The PAL enzyme activity was determined using the methods described in The Modern Plant Physiology Experiment edited by the Chinese Academy of Sciences, Shanghai Institute of Plant Physiology50. Samples of 1.0 g from infected sites were ground to homogenates, then centrifuged for 20 min at 12,000 rpm at 4 °C. The supernatant fluid is required for the enzyme analysis. Then, 2 ml 0.1 M borate buffer (pH 8.8) and 1 ml 0.02 M L-phenylalanine were added to 1 ml enzyme liquid, and the OD value was immediately determined at 290 nm using an ultraviolet spectrophotometer. At a constant temperature of 37 °C, 5 M HCl was added to terminate the reaction after 1 h, and a second of OD290 value was determined. The enzyme activity unit is 0.01 of the OD change. Each treatment had three replicates.
Identification of the SAMT and SABP2 genes, which are putatively associated with resistance in P. tomentosa
The total RNA was isolated using an RNA Isolation Kit (BioTeke, Beijing, China) from stems that were or were not infected with B. dothidea according to the manufacturer’s instructions. The total RNA (2 µg) was reverse-transcribed into first-strand cDNA in a 20 µl reaction volume using a First-Strand cDNA Synthesis Kit (BioTeke). PtoSABP2 full-length cDNA was amplified from stem cDNA using the forward primer 5′-ATGGTAGAGACCAAGAATCAGGA-3′ and the reverse primer 5′-AGCATGTTTATTTGCTATCTCTGA-3′ from the sequences of the closely related species Populus trichocarpa. For PtoSAMT, the full-length cDNA was amplified from stem cDNA using the forward primer 5′-ATGGAGGTTGCTCAAGTGCTTCA-3′ and the reverse primer 5′-TCCCTTTCTAGTCACGGAAACAG-3′. The PCR proceeded as follows: 94 °C for 4 min, followed by 30 cycles of 94 °C for 30 s, 58 °C for 30 s and 72 °C for 1 min, and a final extension at 72 °C for 4 min. The PCR reaction was performed using hot start EX Taq polymerase (TaKaRa Bio, Japan), after which the product was ligated to the pEASY-T3 Cloning Vector and transformed into Trans1-T1 Phage Resistant Chemically Competent Cells (TransGen Biotech, Beijing, China). Clones were obtained and sequenced by Invitrogen. Phylogenetic trees of SAMT and SABP2 were constructed with homologous proteins from other species using MEGA51.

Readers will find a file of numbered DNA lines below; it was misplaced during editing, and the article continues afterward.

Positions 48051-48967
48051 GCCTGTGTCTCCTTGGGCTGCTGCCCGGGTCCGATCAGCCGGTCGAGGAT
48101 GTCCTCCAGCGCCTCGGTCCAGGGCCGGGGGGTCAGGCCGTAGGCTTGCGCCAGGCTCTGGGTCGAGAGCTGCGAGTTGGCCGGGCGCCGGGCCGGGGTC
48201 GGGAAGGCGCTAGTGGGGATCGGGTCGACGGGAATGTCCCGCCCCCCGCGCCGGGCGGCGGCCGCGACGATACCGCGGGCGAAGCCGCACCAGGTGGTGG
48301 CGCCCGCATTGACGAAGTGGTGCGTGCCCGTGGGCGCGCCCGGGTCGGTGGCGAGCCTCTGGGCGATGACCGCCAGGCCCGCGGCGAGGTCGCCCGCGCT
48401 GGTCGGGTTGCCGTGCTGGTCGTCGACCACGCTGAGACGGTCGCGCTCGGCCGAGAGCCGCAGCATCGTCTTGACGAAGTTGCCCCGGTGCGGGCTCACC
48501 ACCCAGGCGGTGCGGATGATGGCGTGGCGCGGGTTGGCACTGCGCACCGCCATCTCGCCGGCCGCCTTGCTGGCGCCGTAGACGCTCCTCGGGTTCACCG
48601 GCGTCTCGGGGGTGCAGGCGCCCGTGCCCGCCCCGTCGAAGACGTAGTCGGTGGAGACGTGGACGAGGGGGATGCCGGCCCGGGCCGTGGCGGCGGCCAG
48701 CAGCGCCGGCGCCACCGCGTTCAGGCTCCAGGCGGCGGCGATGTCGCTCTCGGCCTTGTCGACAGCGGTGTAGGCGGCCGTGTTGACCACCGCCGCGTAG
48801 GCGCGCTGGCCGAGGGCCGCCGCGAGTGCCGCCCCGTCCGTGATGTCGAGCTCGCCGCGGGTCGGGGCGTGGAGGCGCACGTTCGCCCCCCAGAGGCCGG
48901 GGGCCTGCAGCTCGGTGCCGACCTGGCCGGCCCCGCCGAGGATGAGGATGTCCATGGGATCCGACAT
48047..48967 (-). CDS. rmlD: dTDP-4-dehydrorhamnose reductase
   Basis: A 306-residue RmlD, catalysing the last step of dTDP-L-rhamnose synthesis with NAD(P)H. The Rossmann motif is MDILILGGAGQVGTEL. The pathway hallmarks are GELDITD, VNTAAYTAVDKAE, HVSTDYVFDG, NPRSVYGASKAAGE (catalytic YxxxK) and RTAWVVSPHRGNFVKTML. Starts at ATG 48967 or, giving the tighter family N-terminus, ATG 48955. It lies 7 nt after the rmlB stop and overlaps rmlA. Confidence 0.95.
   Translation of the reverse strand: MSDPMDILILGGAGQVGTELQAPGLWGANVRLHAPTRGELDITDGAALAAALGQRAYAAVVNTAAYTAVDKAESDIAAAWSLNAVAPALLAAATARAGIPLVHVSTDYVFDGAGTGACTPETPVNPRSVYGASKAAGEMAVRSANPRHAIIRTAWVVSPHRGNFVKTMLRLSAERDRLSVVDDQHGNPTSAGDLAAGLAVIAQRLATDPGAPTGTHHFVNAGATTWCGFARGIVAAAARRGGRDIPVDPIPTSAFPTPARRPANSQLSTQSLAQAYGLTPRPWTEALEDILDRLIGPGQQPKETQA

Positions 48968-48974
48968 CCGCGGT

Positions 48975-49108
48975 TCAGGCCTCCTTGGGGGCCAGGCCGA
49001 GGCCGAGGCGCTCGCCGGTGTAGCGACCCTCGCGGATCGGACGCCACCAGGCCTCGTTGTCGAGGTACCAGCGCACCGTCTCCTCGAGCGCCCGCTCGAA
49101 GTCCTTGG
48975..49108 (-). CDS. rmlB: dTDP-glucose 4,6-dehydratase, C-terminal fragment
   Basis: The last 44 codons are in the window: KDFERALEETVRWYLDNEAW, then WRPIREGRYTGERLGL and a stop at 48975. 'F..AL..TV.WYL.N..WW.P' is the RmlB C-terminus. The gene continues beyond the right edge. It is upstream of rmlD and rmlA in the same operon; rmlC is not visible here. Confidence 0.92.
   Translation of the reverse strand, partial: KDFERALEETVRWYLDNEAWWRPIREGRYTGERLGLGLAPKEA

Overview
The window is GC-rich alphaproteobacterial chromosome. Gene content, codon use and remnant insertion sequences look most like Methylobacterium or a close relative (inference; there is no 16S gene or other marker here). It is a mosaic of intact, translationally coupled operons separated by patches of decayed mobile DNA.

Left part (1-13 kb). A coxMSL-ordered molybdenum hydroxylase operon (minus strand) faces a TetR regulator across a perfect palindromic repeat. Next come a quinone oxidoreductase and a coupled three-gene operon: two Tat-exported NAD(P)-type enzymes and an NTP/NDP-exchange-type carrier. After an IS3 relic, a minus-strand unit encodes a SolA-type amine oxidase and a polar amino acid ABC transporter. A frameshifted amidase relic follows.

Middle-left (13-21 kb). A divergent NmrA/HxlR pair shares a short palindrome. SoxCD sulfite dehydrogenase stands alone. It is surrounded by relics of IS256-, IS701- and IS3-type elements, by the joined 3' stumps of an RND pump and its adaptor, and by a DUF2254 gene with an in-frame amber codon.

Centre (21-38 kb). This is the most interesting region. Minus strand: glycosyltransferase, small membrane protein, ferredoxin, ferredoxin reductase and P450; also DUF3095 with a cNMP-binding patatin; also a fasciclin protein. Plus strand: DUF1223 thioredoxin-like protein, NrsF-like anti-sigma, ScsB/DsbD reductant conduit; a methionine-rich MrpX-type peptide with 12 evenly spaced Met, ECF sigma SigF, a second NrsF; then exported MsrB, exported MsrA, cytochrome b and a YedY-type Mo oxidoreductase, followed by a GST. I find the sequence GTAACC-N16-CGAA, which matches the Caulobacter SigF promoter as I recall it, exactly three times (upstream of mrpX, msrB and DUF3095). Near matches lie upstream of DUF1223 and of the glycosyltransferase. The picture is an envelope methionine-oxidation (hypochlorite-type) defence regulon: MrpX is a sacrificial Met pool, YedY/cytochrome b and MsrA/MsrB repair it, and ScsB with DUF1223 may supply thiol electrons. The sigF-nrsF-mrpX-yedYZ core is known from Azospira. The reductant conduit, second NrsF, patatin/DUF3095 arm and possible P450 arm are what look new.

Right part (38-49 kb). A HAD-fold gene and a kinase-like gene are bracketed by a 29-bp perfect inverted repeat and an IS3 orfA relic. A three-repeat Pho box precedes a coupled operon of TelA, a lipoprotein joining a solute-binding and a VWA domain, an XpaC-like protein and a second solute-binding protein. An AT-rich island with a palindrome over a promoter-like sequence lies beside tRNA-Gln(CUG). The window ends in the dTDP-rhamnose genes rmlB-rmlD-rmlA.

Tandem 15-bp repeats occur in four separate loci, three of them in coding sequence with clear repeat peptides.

The expression analysis of poplar defence-related genes using RT-qPCR
The total RNA extractions from the infected stems of one-year-old poplar trees that were treated with B. dothidea and subsequent first-strand cDNA synthesis were performed essentially as for full-length cDNA cloning. The sequences of the five poplar defence-related genes, PR-1, -2, -5 and -10, and PAL, were submitted to the NCBI database by other researchers, and the cDNA samples were analysed by RT-qPCR using gene-specific primers (Table S1), The endogenous β-tubulin gene was used as a control because its expression remains relatively constant. Phylogenetic trees for PR-1, PR-2, PR-5, PR-10 and PAL were constructed with homologous genes of other species using MEGA (Fig. S1).
RT-qPCR amplification was performed using the SYBR Premix EX Taq Kit (TaKaRa) in a 20 µl reaction volume, using 2 µl of 20-fold diluted cDNA as a template, 200 nM universal RT-qPCR primer and 200 nM miRNA-specific forward primers. The reactions were conducted on a 7500 Real-Time PCR System (Applied Biosystems, Foster City, CA, USA) using the TaKaRa-recommended cycling conditions. Each test had three experimental and two technical replicates.
Excel 2007 was used to statistically analyse the SA and MeSA contents, as well as the expression levels of SABP2, SAMT, PR and PAL. All of the data are presented as the means ± SD, and were evaluated using the unpaired two-tailed Student’s t test or Mann-Whitney U test, depending on the results of the normality and homogeneity tests conducted using SPSS 13.0 software52.
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This project was financially supported by Fundamental Research Fund for Central Public Welfare Research Institute (CAFYBB2016SY037) and the National Key Research and Development Program (2017YFD0600102).
The authors declare no competing interests.